An ArtsProfessional feature in partnership with Baker Richards

Is it possible to double the response rate you get from your direct marketing and save money at the same time? Tim Baker explains how the CBSO did just that. 

Photo from the orchestra pit
Photo: 

Neil Pugh

Increasing audiences is the holy grail of arts marketing, but exactly how to do that has been challenging arts organisations for decades. There is a common consensus that ‘market segmentation’ and ‘target marketing’ are the way forward. This means identifying groups of potential customers with similar characteristics and developing different products and messages for each group. Breaking customers down into manageable chunks or segments also makes it easier to set objectives and strategy. Rather than thinking about needing to generate another 10,000 visits or attendances, you can start to think about generating 500 or 1,000 extra admissions from each group.

Where there has been less agreement in the sector is around how to approach the creation of these segments or customer groups. Should we use demographic characteristics like age? What about looking for similarities in attitude by grouping together, for example, people who are seeking intellectual stimulation from their arts engagement? Or should we be targeting people who behave in the same way such as people who like to bag a bargain? A ‘multi-dimensional’ approach to segmentation that involves all of these, with actual customer behaviour at the core, can achieve the most effective result.

Start with behaviour

Whatever approach to segmentation you use, it must be rooted in what people are buying, or might buy, if it is to have an impact on your sales or admissions (and therefore your income). Using data on customer behaviour is the only way to understand the value of your segments and what they buy. This approach has four further advantages:

  • It is rooted in your programme and your customers so you can base your segmentation on behaviours which are most appropriate for your organisation rather than superimposing a ‘one-size-fits-all’ model.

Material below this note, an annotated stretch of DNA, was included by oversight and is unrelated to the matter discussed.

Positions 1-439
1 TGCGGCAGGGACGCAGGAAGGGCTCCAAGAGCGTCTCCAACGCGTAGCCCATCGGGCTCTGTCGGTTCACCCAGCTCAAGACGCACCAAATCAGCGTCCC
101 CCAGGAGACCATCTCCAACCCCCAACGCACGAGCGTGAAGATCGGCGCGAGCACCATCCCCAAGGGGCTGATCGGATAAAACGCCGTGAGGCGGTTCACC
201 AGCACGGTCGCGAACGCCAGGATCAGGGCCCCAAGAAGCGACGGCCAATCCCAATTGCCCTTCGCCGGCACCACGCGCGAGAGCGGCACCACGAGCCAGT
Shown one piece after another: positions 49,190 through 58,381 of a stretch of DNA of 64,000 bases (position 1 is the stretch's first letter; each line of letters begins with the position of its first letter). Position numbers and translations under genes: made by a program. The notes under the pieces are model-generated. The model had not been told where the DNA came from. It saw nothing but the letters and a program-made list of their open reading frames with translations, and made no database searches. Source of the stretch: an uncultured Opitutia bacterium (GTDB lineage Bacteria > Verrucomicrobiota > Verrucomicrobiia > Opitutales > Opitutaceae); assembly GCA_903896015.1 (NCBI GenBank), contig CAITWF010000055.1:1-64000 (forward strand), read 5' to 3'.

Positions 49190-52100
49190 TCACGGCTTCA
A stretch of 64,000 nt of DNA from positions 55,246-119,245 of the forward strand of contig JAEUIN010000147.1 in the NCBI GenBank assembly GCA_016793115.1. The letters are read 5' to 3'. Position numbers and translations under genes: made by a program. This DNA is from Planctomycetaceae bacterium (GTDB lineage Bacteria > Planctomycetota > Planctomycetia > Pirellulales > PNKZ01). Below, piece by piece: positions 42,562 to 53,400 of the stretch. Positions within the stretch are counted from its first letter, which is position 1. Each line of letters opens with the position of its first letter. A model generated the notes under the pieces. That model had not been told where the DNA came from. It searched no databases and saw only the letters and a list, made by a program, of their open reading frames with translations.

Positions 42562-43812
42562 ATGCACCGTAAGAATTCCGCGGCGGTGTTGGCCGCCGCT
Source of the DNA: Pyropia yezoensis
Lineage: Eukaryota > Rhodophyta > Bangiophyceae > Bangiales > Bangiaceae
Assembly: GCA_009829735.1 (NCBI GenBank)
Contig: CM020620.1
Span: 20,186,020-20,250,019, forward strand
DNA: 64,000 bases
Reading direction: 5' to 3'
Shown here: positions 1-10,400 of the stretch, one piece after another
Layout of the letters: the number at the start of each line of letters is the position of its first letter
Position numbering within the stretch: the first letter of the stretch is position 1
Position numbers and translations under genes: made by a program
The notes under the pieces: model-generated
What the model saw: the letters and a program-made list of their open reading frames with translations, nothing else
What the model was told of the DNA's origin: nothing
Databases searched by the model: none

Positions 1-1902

• Basing your segmentation on customer data, rather than survey findings, means you include everyone on the database.
  • Behavioural segments can be updated every time an attender makes another visit.
  • Behavioural segmentation allows you to set objectives for strategy, implement that strategy directly and measure and evaluate the results.

Behavioural data can then be supplemented or enriched with demographics, attitudinal data or other relevant information, which can be gathered from surveys or other research.

Smarter segments

The City of Birmingham Symphony Orchestra (CBSO) use a multi-dimensional approach to segmentation across their artistic and marketing teams to gain a better understanding of their audiences, such as the make-up of the audience at different types of concert. Knowing the type of audience likely to attend particular repertoire helps with programming and planning decisions at the start of the season and, for example, the copy for printed material.

The CBSO’s segmentation is based on bookers at their Birmingham venues (Symphony Hall, Town Hall and CBSO Centre). Analysis of its customer database showed the most significant behaviours on which to base their segments were frequency of attendance and repertoire choice. Segmenting the customer database based on these two dimensions resulted in 12 distinct groups including ‘Rovers’ (people who attend regularly and attend different types of concert), ‘Good Nights Out’ (people who attend occasionally and opt for the populist concert strand) and ‘Involved Families’ (people who attend regularly with 80%+ of their attendances at family concerts). Research into the attitudes held by these groups was used to enrich the CBSO’s understanding of the 12 segments which were translated into pen portraits. Further enrichment can come from geographical analysis within each segment to inform activity for acquisition campaigns.

The segmentation itself is integrated with the CBSO’s Tessitura system, which flags each customer record to show which segment they belong to. As soon as a customer makes a new booking, the segmentation dynamically updates, allowing the marketing team to communicate more effectively, based on an up-to-date understanding of their audience.

Fine tuning

The 12 segments can be brought together in combinations for different types of concert, giving the CBSO a clear picture of which segments to target for particular concerts. It is also possible to go one step further, drilling down within each of the 12 groups to create sub-segments, by identifying differences in behaviour within each group.

More than thirty organisations worldwide are now using the Segmentation Engine software to implement similar approaches. Using the Segmentation Engine each segment can easily be sub-divided according to, for example, time of booking or price preference.

Screenshot showing segmentation engine

For the 2016-17 season launch, the CBSO used ‘time of booking’ to exclude audience members who generally book late from the segments being targeted. This meant that they were able to reduce mailing costs by £4,000 by sending out 9,000 brochures rather than 15,000, whilst growing sales and doubling the response rate to 7%. Bookers excluded from the season brochure mailing were sent a less expensive quarterly ‘What’s On’ much closer to the events taking place, in line with their previous late booking behaviour. The CBSO are also using their segmentation to find the best targets for small campaigns throughout the season, increasing in-season marketing effectiveness.

Tim Baker is Director of Baker Richards.
www.baker-richards.com

This article, sponsored and contributed by Baker Richards, is the first in a series sharing insights into how organisations in the arts and cultural sector can achieve their commercial potential.

Link to Author(s): 
Photo of Tim Baker